To be more than fair to Premier Dominic Perrottet, the chain of events surrounding John Barilaro's ill-fated - and ill-advised - appointment as a senior trade commissioner to the Americas, based in New York on a salary package of about $500,000 a year, began when his predecessor, Gladys Berejiklian, was still heading the state.
But as finance minister since 2014 and treasurer since 2017, Mr Perrottet had been plugged into the highest levels of government for six years when he took the top job in October last year. Back then, COVID and the looming federal election were the big issues in a week that saw Ms Berejiklian, Mr Barilaro and former minister Andrew Constance announce their departures.
It should not be forgotten that one of Mr Barilaro's final ministerial roles was to announce the search for six trade commissioners, including the position in New York he would covet and briefly obtain. It was Stuart Ayres, whose role in the saga has now cost him his ministerial and deputy Liberal leadership roles - who took over Mr Barilaro's trade and industry portfolio, giving him carriage of the appointments.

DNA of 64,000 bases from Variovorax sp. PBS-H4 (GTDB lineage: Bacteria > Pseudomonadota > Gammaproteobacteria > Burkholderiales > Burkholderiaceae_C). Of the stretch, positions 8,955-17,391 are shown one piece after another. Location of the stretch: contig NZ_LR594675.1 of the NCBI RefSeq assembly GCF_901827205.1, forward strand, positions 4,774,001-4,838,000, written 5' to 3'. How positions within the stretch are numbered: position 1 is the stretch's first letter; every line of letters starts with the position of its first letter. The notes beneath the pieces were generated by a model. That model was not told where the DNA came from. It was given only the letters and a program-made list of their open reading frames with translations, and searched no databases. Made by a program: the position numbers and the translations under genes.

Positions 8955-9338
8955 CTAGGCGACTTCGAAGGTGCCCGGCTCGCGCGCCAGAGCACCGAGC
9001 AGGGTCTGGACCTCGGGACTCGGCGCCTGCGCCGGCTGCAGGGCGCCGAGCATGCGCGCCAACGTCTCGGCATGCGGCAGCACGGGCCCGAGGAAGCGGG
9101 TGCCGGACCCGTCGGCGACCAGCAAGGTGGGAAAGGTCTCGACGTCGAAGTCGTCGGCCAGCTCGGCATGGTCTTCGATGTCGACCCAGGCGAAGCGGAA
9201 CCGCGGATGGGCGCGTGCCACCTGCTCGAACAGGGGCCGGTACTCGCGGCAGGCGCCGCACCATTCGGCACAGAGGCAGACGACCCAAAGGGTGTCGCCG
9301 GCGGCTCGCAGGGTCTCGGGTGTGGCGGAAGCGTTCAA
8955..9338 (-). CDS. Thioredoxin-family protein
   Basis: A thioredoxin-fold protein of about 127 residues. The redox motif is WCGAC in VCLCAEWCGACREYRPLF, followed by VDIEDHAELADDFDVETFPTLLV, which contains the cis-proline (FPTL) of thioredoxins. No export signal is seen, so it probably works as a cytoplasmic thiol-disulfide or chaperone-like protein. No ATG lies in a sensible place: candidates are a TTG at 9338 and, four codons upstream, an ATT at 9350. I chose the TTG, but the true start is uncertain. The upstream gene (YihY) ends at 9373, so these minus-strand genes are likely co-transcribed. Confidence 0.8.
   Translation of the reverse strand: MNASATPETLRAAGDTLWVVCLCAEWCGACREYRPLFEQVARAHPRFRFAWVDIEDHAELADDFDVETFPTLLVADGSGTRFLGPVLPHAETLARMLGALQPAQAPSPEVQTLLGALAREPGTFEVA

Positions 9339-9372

The political dogs had begun to bark months before Mr Barilaro was announced as the New York appointee on June 17 this year. Mr Perrottet had ample time to take control of the issue. Having Mr Ayres fall on his sword may staunch the blood flow for the short term, but the Labor opposition, and the Greens on the crossbench, are determined to maintain the pressure. Even if the original appointment process had not been stopped - and Mr Barilaro appointed in a second, re-opened process - his selection would still raise legitimate questions.
Earlier this week, Mr Ayres said he regretted not telling Mr Barilaro not to apply for the job, because it was too politically sensitive, and too soon after his time in parliament. This is such an obvious realisation that it is difficult to understand how such a realisation did not hold sway in the first place. Mr Barilaro's threats to "blow up the Coalition" make him an unusual recipient of Liberal largesse.
And if he was not the best person for the job, then the end result has been expedience, at the very least, put ahead of whatever benefit the trade commissioner role could ever bring the state.
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